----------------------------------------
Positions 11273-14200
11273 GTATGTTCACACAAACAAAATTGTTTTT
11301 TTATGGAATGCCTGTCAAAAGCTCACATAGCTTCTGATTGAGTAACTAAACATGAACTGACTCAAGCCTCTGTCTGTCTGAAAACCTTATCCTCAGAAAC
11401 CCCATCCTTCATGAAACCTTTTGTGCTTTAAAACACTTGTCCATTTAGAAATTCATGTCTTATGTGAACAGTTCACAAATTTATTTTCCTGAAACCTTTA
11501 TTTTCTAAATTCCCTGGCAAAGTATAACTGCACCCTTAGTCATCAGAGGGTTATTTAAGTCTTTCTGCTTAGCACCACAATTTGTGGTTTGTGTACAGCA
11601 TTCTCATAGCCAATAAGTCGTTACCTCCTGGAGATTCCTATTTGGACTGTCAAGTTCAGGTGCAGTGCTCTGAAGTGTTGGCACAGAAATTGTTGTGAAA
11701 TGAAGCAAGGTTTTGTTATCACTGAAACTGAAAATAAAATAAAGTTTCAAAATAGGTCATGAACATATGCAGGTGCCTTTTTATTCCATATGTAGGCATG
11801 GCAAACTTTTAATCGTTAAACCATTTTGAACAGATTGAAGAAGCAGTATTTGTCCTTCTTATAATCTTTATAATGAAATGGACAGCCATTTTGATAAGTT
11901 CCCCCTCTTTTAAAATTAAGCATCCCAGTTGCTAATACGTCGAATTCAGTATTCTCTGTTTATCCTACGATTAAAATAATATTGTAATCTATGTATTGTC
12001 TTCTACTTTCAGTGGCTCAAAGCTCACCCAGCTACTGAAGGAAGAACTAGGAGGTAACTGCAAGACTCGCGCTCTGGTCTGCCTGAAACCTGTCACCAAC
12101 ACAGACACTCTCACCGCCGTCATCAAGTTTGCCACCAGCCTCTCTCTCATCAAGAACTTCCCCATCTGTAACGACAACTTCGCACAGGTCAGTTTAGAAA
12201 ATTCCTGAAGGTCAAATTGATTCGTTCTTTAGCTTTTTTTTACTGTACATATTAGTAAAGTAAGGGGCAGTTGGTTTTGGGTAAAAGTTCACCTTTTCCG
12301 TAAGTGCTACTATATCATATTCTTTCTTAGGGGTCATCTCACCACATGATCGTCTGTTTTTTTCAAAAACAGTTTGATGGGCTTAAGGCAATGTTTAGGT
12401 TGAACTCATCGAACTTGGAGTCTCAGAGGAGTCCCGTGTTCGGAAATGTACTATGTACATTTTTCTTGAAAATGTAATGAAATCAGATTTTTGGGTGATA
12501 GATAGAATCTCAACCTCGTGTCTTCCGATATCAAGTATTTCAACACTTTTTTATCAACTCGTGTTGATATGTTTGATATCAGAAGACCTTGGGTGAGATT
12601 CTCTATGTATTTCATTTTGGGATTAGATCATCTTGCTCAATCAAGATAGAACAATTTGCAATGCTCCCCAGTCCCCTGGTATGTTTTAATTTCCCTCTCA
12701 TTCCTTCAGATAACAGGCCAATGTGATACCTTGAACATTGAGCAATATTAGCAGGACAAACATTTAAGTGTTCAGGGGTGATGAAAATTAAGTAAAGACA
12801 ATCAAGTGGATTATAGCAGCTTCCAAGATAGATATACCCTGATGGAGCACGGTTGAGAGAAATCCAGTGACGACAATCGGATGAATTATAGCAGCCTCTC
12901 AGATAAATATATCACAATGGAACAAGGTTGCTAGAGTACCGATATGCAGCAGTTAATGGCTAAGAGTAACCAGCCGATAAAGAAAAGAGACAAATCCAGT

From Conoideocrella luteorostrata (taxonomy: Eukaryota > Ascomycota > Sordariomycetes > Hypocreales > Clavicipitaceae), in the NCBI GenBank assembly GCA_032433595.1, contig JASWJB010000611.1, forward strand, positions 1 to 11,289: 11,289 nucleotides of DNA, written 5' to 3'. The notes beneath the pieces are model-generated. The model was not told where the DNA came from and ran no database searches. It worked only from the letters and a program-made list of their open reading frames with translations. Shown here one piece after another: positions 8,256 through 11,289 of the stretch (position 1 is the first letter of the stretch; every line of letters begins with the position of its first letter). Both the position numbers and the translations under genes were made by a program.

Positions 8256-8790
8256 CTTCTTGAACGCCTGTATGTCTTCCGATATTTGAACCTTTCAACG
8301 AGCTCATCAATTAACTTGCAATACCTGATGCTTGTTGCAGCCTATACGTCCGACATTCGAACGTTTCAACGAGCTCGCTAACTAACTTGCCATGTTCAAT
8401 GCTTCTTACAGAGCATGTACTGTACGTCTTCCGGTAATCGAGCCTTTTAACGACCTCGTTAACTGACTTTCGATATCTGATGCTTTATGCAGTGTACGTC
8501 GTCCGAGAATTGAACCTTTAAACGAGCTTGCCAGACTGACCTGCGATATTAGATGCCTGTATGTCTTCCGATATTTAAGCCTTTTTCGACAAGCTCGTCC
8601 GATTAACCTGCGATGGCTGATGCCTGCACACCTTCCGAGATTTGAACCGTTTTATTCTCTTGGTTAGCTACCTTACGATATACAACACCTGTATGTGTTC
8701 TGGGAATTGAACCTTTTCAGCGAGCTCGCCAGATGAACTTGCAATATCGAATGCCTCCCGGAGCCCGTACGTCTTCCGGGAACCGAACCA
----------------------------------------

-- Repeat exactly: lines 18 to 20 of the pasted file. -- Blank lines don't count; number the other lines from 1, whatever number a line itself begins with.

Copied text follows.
12801 ATCAAGTGGATTATAGCAGCTTCCAAGATAGATATACCCTGATGGAGCACGGTTGAGAGAAATCCAGTGACGACAATCGGATGAATTATAGCAGCCTCTC
12901 AGATAAATATATCACAATGGAACAAGGTTGCTAGAGTACCGATATGCAGCAGTTAATGGCTAAGAGTAACCAGCCGATAAAGAAAAGAGACAAATCCAGT

From Conoideocrella luteorostrata (taxonomy: Eukaryota > Ascomycota > Sordariomycetes > Hypocreales > Clavicipitaceae), in the NCBI GenBank assembly GCA_032433595.1, contig JASWJB010000611.1, forward strand, positions 1 to 11,289: 11,289 nucleotides of DNA, written 5' to 3'. The notes beneath the pieces are model-generated. The model was not told where the DNA came from and ran no database searches. It worked only from the letters and a program-made list of their open reading frames with translations. Shown here one piece after another: positions 8,256 through 11,289 of the stretch (position 1 is the first letter of the stretch; every line of letters begins with the position of its first letter). Both the position numbers and the translations under genes were made by a program.